Harper’s Editor-in-Chief Christopher Cox Suddenly Fired After Editing Only Three Issues

J.K. Trotter · 02/02/16 06:47PM

Last fall, Harper’s publisher and CEO John R. MacArthur promoted Christopher Cox, then serving as deputy editor of the 165-year-old literary and political magazine, to editor-in-chief. But this past Friday, less than three months into Cox’s tenure, MacArthur abruptly changed his mind. “I can confirm that I have been terminated from Harper’s Magazine because of editorial differences with the publisher,” Cox wrote in an email to Gawker on Tuesday. “I’m not prepared to say more than that at this time.”

The Haughty Old King of Harper's Gets One Thing Right

Hamilton Nolan · 08/11/14 09:06AM

John "Rick" Macarthur is a rich man who is the publisher of Harper's Magazine, a very good magazine that pays employees poorly and does not make money. John MacArthur hates the internet. Like a stopped clock, even John MacArthur is sometimes unintentionally right.

cityfile · 01/26/10 04:39PM

• How many people have signed up for Newsday.com since the newspaper put up a pay wall three months ago? A grand total of 35, believe it or not. [NYO]
• Following in Oprah's footsteps, Martha Stewart announced she's moving her syndicated TV show to cable (the Hallmark Channel) next fall. [Reuters, WSJ]
• NBC honcho Jeff Gaspin says he "underestimated the level of emotion" that would follow the decision to change up NBC's late-night schedule. Fortunately, the Olympics are here, which he says will be "a cleansing moment." [NYT, AP]
• Ratings are up at Fox News: The network was ranked No. 1 in primetime cable last week. Strangely, Fox News was also ranked "the most trusted name in news," according to a national survey released today. Seriously. [NYT, PD]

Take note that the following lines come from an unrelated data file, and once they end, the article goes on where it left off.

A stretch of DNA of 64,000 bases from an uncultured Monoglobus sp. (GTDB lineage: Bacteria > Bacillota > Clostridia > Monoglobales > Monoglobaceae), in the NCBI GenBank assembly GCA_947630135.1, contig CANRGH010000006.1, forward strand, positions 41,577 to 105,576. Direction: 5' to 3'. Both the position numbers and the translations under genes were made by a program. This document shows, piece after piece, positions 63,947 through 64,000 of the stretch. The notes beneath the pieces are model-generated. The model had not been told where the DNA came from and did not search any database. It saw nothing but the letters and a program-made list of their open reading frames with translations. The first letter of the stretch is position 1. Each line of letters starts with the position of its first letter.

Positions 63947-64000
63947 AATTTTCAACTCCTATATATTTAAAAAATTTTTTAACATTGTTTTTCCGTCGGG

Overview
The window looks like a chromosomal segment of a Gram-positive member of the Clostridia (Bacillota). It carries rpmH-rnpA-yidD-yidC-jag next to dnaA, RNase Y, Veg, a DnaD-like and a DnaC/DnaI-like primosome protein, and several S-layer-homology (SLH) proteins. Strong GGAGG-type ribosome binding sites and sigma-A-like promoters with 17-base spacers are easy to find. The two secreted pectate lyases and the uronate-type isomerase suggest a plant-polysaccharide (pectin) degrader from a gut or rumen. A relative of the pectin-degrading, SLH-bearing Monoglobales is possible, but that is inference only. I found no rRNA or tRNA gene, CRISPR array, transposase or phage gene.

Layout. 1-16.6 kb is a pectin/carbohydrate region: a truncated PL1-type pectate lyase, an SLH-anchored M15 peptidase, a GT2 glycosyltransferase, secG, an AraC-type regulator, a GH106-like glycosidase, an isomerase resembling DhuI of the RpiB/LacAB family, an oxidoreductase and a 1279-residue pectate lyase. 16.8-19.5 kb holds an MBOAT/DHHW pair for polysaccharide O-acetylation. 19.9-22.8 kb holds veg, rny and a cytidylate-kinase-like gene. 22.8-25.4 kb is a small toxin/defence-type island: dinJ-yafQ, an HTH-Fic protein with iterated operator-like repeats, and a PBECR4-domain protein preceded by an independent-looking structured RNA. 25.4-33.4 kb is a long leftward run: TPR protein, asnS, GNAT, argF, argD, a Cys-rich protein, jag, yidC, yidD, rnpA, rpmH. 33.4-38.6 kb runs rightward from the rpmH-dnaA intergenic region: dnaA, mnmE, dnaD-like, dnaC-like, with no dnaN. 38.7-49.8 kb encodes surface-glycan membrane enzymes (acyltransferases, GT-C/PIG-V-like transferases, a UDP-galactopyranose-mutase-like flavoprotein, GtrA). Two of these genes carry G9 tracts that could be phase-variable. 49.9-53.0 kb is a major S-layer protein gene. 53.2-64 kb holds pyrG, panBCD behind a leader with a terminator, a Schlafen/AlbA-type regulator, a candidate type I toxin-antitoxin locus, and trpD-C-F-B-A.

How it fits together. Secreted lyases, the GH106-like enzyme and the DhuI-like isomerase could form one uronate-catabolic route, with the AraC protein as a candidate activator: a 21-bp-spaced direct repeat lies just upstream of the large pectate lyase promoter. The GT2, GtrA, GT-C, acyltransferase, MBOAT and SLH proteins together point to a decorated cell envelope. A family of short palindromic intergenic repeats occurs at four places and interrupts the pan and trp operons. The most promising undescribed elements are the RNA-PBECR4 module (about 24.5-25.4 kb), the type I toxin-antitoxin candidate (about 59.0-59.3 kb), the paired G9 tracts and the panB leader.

• There's lots of anxiety in the air over at CNN, not surprisingly. [Politico]
• Yet another Post staffer is suing the paper for discrimination. [Gawker]
Roger Hodge, the editor of Harper's, has been let go. [NYT]
• More than 83 million people tuned in on Friday for the Haiti telethon. [LAT]
• Who's going to replace Simon Cowell on AI? Possibly one of these guys. [NYM]
Nancy Grace loves cameras in courtrooms. Except when she's the one doing the testifying, in which case they can cause "embarrassment." [AP]

Nobody Can Tell These Magazines Apart

Hamilton Nolan · 07/30/09 03:48PM

Harper's Magazine is a wordy, smart magazine for self-satisfied liberals. Harper's Bazaar is a glossy fashion magazine. But according to the publisher of Harper's, it's a constant battle to make sure people don't confuse the two.

The Emmys on Sun, an Update on the Sun

cityfile · 09/19/08 12:17PM

♦ The Emmy Awards will take place on Sunday evening; AMC's Mad Men is the "overwhelming favorite" to win for best drama series. [Reuters]
♦ What's happening with the New York Sun, which said it will shut down on September 29th without additional funding? It's a "very fluid situation," according to Ira Stoll. [Portfolio]
♦ Tina Fey's SNL imitation of Sarah Palin earned NBC its most-watched web clip in history. [THR]
♦ According to a new research study, Survivor is the most addictive show on TV. [NYP]
♦ MSNBC is expanding to India and Indonesia, among other places. [THR]